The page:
After the Boulder shooting, I was unable to write a statement. For 28-years, I have called Boulder, CO, home. A week ago, I found myself amidst the deafening sound of Flight for Life helicopters, ambulances, and patrol cars. I held my two young daughters close, called my two older sons on their cells, and texted my family and friends. I feared for my mom, my only living parent, who had told me she’d be going to the grocery store. I remembered what it felt like when, years ago, I sat in a physics classroom at Boulder High School while the Columbine shooting unfolded. I thought about my two youngest children and wondered why I would send them back to in-person school after a challenging but somewhat successful homeschooling year. I imagined what would happen if a shooting occurred at my son’s University: because of cancer surgeries, he cannot run, how then would he get out of harm’s way? I wondered what this would mean for my career, my research.  I thought about myself and all of my colleagues across K-12 and Higher Ed, the ways we compartmentalize our lives to devote ourselves wholly to our students. Yet today, in the current context, that doesn’t seem enough for students. I wrestled with what I would say, what statement I would write for the Office of Teaching and Learning. The words didn’t come; in a way, writing another statement would have been disingenuous.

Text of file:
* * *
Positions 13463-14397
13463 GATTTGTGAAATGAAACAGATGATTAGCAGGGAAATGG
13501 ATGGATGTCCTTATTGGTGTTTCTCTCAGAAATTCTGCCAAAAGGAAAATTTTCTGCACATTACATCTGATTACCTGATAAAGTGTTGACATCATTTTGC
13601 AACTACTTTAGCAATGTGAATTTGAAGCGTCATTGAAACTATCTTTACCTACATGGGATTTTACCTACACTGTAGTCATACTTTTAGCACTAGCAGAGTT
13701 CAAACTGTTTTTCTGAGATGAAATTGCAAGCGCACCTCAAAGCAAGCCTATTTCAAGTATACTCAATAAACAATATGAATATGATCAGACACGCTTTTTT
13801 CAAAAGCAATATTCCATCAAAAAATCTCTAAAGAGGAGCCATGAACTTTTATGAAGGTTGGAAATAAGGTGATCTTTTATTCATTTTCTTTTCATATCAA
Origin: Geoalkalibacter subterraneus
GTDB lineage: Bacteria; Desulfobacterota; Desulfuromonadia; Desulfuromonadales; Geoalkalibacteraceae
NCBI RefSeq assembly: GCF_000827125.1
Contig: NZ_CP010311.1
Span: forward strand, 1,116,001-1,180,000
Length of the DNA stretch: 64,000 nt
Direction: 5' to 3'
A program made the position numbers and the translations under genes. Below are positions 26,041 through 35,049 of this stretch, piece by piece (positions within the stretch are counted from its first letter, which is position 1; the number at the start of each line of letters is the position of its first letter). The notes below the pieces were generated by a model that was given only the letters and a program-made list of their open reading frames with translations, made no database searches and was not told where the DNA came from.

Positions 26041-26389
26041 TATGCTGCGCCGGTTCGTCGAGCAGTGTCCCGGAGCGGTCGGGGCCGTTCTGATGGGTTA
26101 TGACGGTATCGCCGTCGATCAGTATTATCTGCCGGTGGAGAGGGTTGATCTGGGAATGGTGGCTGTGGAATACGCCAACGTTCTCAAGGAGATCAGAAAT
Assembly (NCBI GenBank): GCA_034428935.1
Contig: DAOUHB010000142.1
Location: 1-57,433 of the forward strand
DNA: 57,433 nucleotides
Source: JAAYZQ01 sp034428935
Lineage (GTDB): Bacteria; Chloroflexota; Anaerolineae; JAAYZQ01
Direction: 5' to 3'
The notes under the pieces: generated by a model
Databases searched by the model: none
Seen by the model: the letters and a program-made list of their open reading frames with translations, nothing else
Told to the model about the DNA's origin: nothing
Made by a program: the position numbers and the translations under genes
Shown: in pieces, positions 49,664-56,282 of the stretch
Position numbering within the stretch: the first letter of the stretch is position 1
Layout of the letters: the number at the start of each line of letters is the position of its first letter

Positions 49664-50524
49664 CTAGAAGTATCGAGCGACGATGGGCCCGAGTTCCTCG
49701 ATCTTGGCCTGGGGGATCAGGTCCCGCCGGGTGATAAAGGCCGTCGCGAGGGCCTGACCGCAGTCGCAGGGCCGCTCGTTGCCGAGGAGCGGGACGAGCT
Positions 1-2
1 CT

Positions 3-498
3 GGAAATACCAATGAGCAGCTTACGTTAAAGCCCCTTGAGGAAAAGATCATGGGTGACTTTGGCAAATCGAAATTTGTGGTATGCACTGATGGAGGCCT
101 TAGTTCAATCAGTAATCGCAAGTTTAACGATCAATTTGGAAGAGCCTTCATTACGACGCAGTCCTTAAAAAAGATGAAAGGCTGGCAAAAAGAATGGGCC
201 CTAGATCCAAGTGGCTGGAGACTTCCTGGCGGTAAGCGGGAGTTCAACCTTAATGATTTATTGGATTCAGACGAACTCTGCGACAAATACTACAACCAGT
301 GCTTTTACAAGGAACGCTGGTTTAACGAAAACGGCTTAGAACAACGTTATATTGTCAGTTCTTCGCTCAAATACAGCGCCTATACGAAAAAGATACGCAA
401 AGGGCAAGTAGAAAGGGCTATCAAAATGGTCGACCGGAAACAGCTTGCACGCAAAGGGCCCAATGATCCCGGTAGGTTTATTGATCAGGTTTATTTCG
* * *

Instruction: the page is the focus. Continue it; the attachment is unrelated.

That is why I write this instead. Because we inhabit the world at a time when the cyclical nature of devastating events triggers painful memories that continue to challenge our individual and collective courage. This unfolding of violence, human loss, and grief has destabilized our external and internal worlds. So much so that our emotional, physical, and pedagogical resources are exhausted. How, then, do we continue to support our students’ ability to thrive in the classroom when we may be hanging on by a thread? While I wish I could provide you with step-by-step instructions on doing this, I cannot. While I can only offer the various resources, statements, and communities that have emerged as a result of these crises; what I think we all need most is this guide from our colleagues in the Graduate School of Professional Psychology: